"[On] May 29, the second day of dialogue with the opposition ended in Norway. Minister [for Communication and Information] Jorge Rodriguez, Foreign Minister Jorge Arreaza and [Miranda state] Governor Hector Rodriguez were present there", Maduro said late on Wednesday, as quoted by his press service.
The president pointed out that he considered the dialogue with the opposition to be constructive, adding that the covert talks were underway for quite a while.
"I appointed a delegation, we have been secretly negotiating for two or three months, and now we have sat [at the negotiating table] in Norway. I want a peace agreement for Venezuela. I ask for support from the country, Chavism and the motherland … Our path is a dialogue, respect for the constitution, peace, democracy, development and problem-solving", Maduro said.
The communication centre for the opposition-run Venezuelan National Assembly speaker, Juan Guaido, meanwhile, said that "the meeting ended without agreements."
"We are grateful to the government of Norway for their will to help resolve the chaos which is gripping the country. We are ready to continue [to work] with them", the centre added.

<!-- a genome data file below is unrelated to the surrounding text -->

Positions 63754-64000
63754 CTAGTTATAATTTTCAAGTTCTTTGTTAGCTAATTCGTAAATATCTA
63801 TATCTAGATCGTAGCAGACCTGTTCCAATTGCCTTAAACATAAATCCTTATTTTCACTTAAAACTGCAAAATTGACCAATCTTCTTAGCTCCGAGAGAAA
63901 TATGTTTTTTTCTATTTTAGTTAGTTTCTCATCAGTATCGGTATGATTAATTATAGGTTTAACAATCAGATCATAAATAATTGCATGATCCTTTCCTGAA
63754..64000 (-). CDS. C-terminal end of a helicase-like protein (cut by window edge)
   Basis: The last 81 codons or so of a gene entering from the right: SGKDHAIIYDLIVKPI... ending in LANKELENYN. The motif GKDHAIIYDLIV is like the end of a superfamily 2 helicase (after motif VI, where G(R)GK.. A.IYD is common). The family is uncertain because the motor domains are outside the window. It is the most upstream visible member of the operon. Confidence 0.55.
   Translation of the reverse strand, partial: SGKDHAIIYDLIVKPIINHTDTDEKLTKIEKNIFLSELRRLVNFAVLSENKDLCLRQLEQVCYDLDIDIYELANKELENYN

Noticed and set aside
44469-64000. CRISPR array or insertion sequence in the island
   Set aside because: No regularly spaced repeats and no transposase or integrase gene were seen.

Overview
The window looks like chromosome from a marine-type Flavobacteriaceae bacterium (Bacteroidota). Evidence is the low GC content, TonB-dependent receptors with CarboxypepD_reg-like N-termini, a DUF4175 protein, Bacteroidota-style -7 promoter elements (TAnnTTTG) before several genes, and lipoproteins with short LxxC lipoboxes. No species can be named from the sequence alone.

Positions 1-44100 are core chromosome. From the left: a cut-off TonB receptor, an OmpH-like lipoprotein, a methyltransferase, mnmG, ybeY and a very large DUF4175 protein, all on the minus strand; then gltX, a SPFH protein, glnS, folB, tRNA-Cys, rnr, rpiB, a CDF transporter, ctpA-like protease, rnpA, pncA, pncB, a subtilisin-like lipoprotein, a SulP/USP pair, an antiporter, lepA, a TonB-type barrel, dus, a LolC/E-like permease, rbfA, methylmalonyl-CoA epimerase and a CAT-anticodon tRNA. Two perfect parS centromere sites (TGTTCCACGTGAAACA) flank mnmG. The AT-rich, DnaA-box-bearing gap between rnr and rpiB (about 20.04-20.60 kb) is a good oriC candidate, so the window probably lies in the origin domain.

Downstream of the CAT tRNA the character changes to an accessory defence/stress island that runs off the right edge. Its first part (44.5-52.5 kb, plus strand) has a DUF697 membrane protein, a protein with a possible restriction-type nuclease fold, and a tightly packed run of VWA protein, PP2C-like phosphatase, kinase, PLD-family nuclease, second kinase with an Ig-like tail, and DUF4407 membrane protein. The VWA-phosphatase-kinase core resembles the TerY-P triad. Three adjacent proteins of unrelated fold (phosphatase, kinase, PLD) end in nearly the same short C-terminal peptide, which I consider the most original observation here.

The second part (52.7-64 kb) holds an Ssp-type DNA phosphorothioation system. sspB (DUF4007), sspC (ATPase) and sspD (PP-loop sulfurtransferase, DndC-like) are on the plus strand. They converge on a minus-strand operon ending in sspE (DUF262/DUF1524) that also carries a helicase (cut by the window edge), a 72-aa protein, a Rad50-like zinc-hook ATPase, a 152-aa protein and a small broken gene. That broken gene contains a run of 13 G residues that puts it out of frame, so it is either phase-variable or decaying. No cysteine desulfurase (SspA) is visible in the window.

The Norwegian government said that "the parties have demonstrated their willingness to move forward in the search for an agreed-upon and constitutional solution for the country, which includes political, economic and electoral matters."
Oslo also urged them to "show their utmost caution in their comments and statements regarding the process."
Venezuela has been suffering from a severe political crisis since late January when US-backed opposition leader Juan Guaido illegally proclaimed himself interim president in a bid to oust Maduro from power.
Washington and its allies around the world have endorsed Guaido and called on Maduro to step down. China, Bolivia, Russia, Turkey and numerous others have, in turn, voiced their support for Maduro as Venezuela's only legitimate president.